Maiden, the iconic boat that sailed into the record books in 1990, is returning home to the UK 27 years after making history at the Whitbread Round the World Race with her all-female crew.
Skipper Tracy Edwards’ achievement with Maiden in 1990 inspired a generation of women. She defied critics who believed it wasn’t possible for an all-female crew to take part in the Whitbread Round the World Race – one of the most gruelling tests of human endurance. Maiden won two legs of the race and came second overall – the best result for a British boat since 1977 and a record that has never been beaten.
Tracy has worked tirelessly to bring Maiden back to the UK. Her restoration in Southampton will take a year, after which Maiden will sail again, spreading the message via a huge global campaign that every girl has potential and the right to an education. The campaign is called “The Maiden Factor”.
Princess Haya said: “My father, King Hussein I, would have been the first to offer his support and guidance to the new Maiden Project announced this week. I, as a young girl, fondly remember his ‘hands-on’ involvement with the original project which made sporting history, and surprisingly feel how the issues of female equality and values he championed all those years ago seem even more relevant today.
“Having the intrepid Tracy Edwards MBE back at the helm is something I know my father would have been so happy to learn and he would have wanted me to be part of this project.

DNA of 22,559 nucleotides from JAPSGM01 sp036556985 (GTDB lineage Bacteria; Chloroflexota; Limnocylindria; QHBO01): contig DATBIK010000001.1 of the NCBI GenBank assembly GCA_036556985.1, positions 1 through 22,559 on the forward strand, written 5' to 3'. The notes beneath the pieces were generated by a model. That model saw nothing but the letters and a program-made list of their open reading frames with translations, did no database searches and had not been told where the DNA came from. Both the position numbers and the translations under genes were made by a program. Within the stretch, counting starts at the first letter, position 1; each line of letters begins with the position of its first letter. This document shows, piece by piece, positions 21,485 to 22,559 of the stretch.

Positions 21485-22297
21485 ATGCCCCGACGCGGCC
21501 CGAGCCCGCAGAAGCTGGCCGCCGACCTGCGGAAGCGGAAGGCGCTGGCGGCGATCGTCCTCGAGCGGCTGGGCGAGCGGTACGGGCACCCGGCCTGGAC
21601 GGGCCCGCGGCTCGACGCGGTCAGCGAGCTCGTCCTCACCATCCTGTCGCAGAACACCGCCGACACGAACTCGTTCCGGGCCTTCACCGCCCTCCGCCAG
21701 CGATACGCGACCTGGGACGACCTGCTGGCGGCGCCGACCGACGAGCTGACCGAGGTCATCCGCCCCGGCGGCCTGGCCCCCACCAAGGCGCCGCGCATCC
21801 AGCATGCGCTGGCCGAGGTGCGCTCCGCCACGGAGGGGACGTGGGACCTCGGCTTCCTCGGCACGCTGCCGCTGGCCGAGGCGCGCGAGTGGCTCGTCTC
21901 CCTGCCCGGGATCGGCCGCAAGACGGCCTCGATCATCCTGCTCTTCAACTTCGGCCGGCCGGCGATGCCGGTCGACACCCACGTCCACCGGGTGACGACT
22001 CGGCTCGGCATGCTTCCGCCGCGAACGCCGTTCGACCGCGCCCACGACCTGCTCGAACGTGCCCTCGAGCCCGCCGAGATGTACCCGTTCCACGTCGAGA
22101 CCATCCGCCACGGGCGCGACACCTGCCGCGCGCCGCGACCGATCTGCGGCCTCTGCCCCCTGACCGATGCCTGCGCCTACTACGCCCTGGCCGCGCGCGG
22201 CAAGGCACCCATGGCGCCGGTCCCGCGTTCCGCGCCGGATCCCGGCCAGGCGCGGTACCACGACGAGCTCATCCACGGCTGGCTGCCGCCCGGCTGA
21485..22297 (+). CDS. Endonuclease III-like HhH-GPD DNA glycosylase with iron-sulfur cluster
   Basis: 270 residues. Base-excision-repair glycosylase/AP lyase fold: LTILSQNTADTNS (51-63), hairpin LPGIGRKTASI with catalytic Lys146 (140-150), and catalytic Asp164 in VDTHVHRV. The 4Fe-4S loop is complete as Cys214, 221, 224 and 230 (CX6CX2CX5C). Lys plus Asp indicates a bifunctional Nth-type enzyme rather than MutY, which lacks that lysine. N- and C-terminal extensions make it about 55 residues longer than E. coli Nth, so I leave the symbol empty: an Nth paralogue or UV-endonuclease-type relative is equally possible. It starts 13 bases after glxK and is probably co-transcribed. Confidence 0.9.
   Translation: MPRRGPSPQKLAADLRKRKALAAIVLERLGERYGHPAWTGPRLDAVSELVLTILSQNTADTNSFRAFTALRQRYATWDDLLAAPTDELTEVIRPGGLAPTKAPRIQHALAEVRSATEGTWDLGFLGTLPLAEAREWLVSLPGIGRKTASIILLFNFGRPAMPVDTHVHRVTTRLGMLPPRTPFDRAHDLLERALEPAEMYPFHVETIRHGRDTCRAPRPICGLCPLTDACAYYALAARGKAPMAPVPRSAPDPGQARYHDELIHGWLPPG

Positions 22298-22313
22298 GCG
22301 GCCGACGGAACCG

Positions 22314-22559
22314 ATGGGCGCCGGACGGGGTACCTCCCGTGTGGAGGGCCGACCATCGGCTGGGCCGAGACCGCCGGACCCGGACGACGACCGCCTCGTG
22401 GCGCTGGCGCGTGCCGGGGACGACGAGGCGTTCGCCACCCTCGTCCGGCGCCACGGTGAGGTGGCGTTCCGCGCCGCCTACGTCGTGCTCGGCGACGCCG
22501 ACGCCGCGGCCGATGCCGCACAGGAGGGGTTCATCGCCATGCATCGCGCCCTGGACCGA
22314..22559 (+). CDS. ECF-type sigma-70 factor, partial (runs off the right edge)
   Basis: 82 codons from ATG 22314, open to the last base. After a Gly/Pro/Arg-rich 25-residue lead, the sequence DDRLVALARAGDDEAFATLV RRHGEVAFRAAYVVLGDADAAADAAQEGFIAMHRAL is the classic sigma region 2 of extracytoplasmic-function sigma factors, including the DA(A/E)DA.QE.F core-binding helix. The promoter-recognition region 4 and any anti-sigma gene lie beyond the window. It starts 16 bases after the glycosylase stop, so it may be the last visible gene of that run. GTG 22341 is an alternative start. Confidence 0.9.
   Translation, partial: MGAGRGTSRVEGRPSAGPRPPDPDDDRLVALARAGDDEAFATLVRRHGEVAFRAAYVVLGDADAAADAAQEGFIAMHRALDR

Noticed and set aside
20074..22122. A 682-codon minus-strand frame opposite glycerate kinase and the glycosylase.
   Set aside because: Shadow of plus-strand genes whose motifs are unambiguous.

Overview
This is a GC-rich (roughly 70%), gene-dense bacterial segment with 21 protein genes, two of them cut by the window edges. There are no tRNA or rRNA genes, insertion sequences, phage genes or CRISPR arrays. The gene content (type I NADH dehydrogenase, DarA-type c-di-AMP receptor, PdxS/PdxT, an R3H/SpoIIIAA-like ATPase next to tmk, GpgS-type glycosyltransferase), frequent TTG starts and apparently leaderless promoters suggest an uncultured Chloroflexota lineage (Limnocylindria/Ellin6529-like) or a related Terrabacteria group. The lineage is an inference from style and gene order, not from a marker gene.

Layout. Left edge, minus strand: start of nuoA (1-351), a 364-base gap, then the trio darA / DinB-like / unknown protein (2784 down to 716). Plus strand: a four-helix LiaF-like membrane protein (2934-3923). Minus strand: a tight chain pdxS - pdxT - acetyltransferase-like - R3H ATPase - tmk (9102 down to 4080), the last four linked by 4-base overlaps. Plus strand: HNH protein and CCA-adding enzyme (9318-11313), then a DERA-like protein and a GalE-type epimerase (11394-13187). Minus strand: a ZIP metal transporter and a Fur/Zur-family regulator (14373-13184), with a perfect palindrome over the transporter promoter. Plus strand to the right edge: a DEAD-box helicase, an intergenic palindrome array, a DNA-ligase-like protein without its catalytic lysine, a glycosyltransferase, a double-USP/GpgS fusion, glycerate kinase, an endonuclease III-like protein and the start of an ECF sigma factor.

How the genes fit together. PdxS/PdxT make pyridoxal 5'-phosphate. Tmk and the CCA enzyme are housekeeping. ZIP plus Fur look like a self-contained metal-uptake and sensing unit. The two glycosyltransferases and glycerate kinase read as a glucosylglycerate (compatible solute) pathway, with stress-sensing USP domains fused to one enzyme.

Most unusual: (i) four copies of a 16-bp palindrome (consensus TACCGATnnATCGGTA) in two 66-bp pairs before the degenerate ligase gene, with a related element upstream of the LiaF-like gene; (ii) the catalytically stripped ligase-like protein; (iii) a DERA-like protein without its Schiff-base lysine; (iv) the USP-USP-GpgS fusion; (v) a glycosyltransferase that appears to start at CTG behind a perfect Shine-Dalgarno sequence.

“As his daughter, I feel honored and humbled to be involved with the resurrection of the Maiden project as it embarks on its new chapter of maritime history. The knowledge that Maiden will once again travel the seas, means not only will the memory and legacy of my late father live on but we can all use this a platform to highlight the need of equal access to education for girls in all corners of the globe, referencing something that he always believed in: ‘anything is possible’.”
Tracy Edwards MBE said: “It’s shocking to me that over 61 million girls around the world are still denied one of the most basic rights; access to education. The struggle to get Maiden to the start line represents the barriers faced by so many, whilst also proving to the world that girls can overcome them, and achieve great things.
“The crew of Maiden faced many obstacles and prejudices. Very few people believed an all-female crew could complete the race and not only did we prove everyone wrong, we won two legs and came second overall. Now we would like to do the same for women around the world, who are being denied an education and the opportunity to reach their full potential.
“To have support from HRH Princess Haya Bint Al Hussein of Jordan in honour of Her father is incredibly special as I know that without HM King Hussein I, Maiden would not have happened.”